So if Cramer’s right, big buybacks could lead to buyouts. He did some research and it turns out that four of the 14 biggest share repurchases – completed in 2006 or proposed for 2007 – resulted in those companies being taken over. Tonight, he’s picking what he thinks are the next three targets from the remaining ten. The first was United Stationer, the second is Brink’s .
Brink’s bought back 21% of its shares outstanding in 2006 alone. While that isn’t the biggest on the list, the company does have fantastic fundamentals, Cramer says, which is why he chose it above other companies for the show. Case in point: Brink’s is presently paying down debt even as it repurchases a huge part of the company.
This security outfit is among a select group of businesses that Cramer is highlighting tonight because when it announces a buyback it doesn’t just shrink the float – it devours it. A lot of times, publicly traded firms will initiate a buyback while at the same time issuing shares that nullify the effort. Not so with Brink's and friends.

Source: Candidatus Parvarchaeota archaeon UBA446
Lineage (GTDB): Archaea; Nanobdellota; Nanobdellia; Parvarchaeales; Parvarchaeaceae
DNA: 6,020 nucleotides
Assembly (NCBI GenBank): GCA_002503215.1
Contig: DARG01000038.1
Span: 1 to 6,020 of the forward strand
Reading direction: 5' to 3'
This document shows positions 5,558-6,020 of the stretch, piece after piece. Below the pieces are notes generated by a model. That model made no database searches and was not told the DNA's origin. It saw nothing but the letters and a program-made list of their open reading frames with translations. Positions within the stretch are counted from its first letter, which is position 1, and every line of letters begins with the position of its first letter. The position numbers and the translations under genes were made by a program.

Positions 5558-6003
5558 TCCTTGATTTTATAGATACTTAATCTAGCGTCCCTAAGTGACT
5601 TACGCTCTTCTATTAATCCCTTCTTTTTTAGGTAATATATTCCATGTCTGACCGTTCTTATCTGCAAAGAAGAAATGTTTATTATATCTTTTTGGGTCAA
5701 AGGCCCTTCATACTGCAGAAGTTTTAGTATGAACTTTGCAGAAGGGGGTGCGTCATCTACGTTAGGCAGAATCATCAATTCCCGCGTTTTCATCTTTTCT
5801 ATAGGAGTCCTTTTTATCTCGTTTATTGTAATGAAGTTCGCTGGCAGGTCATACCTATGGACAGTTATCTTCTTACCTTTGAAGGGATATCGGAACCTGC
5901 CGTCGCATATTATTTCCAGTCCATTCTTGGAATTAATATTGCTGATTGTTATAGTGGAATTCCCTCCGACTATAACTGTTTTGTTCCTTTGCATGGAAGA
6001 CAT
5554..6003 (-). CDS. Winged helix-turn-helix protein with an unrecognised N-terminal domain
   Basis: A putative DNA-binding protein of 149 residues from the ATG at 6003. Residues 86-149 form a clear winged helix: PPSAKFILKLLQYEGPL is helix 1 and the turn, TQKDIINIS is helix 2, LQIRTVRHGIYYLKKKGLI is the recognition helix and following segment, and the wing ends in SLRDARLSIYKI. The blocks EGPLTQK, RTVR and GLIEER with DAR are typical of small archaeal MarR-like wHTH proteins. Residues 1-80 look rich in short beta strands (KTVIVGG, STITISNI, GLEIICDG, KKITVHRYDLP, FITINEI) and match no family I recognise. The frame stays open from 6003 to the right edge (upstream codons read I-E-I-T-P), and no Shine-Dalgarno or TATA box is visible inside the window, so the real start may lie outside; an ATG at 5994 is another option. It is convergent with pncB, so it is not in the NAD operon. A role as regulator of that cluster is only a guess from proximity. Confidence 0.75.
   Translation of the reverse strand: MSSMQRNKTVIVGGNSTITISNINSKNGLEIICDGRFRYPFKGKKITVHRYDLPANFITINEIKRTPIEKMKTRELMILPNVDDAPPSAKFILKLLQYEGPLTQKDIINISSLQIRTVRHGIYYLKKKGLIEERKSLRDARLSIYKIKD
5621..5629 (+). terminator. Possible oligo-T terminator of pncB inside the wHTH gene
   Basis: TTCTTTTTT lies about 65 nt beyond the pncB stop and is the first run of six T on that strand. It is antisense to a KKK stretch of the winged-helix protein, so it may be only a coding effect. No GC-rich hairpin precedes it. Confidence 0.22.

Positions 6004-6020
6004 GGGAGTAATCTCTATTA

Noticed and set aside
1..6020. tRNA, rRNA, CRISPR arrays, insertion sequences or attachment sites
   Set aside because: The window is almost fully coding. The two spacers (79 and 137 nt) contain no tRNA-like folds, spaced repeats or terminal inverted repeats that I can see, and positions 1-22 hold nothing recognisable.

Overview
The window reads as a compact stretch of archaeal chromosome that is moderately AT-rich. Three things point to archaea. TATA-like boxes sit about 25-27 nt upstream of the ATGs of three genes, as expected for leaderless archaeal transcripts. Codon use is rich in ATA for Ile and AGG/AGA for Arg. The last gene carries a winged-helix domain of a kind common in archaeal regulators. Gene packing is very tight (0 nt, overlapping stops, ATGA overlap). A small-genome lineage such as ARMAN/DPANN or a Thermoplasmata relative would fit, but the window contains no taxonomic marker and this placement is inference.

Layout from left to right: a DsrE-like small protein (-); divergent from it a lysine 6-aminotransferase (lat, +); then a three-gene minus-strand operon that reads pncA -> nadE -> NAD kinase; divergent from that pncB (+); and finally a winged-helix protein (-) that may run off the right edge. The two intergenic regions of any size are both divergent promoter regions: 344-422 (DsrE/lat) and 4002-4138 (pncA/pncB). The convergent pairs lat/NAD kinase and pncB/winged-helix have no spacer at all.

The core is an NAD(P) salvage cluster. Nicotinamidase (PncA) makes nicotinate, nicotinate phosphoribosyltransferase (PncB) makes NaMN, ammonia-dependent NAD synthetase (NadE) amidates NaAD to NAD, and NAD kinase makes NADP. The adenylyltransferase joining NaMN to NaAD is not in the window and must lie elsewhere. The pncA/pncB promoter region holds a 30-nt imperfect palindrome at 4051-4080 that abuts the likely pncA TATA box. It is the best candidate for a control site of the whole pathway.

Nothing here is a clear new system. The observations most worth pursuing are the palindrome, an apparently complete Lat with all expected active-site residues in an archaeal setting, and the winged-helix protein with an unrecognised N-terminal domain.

Brink’s actually has two security businesses: armored cars and security alarms. Activist investors are salivating over this company, hoping to either get the company to sell itself or split in two. Pirate Capital owns 8.5% and just made a deal with management to get a seat on the board. MMI Investments increased its stake to 8.3% back in March, and it says the $66 stock would be worth $79 if the business were separate.
Either way, it’s probably a good play, Cramer says. The activists know that the two businesses don’t need to live under the same roof, and that could act as a second catalyst for the stock.
Bottom Line: The size of the buyback at Brink’s, along with the activist investors buying up shares, makes Cramer believe that this one is ready to get taken out.